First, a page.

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Mexican Trucks Are Coming ... How Do You Like the North American Union So Far?

JBS | September 12, 2007
Larry Greenley

The issue of Mexican trucks delivering goods throughout the United States is a revealing aspect of the process whereby the United States is being merged with Mexico and Canada on the basis of the 1993 North American Free Trade Agreement (NAFTA) and the 2005 Security and Prosperity Partnership of North America (SPP) to form what is popularly known as the North American Union (NAU).

Follow this link to the original source: " Senate Amendment Would Bar Funds for Mexican Truck Pilot Program "


After simmering on the back burner for many years, suddenly the issue of Mexican trucks has come to a boil for organizations as varied as the Teamsters, the Owner-Operator Independent Drivers Association, the Sierra Club, Public Citizen, and the John Birch Society. Just this past few days the first one or two Mexican trucks have made deliveries deep within the United States.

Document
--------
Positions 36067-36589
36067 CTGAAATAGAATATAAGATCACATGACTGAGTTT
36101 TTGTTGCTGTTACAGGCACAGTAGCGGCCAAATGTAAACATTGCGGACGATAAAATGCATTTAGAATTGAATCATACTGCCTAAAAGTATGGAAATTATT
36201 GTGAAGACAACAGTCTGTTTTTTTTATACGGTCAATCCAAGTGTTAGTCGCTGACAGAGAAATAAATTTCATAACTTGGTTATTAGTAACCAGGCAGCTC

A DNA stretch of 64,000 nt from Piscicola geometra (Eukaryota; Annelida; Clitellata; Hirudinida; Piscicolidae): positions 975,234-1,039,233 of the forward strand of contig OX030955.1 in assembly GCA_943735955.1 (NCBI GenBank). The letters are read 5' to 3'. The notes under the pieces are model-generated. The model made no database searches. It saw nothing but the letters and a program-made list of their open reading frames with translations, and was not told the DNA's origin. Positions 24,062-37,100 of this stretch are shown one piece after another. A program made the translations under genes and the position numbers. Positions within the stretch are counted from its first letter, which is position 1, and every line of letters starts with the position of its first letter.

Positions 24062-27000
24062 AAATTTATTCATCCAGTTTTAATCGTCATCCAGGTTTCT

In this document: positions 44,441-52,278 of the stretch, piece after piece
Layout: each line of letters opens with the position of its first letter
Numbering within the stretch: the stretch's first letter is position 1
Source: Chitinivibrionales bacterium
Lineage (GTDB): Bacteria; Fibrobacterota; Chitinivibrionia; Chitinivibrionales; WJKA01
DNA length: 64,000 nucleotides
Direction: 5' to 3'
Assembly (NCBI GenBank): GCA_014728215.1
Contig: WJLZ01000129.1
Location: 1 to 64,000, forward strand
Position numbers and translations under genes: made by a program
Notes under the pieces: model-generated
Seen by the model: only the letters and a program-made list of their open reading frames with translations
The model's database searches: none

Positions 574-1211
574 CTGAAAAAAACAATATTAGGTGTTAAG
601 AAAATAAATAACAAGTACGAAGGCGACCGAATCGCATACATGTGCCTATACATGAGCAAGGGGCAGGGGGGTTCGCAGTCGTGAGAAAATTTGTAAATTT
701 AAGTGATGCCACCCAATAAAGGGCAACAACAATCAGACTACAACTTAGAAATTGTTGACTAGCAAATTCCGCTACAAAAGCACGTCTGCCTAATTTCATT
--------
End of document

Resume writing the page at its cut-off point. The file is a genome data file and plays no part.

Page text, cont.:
The issue of Mexican trucks is a revealing aspect of the process whereby the United States is being merged with Mexico and Canada on the basis of the 1993 North American Free Trade Agreement (NAFTA) and the 2005 Security and Prosperity Partnership of North America (SPP) to form what is popularly known as the North American Union (NAU).

In May the House voted 411 to 3 in favor of stopping the Bush administration?s proposed pilot program of allowing 100 Mexican trucking companies to begin making deliveries of goods throughout the United States. Then, on July 24, the House added an amendment by voice vote to H.R. 3074 (Appropriations for Departments of Transportation, Housing and Urban Development), stating: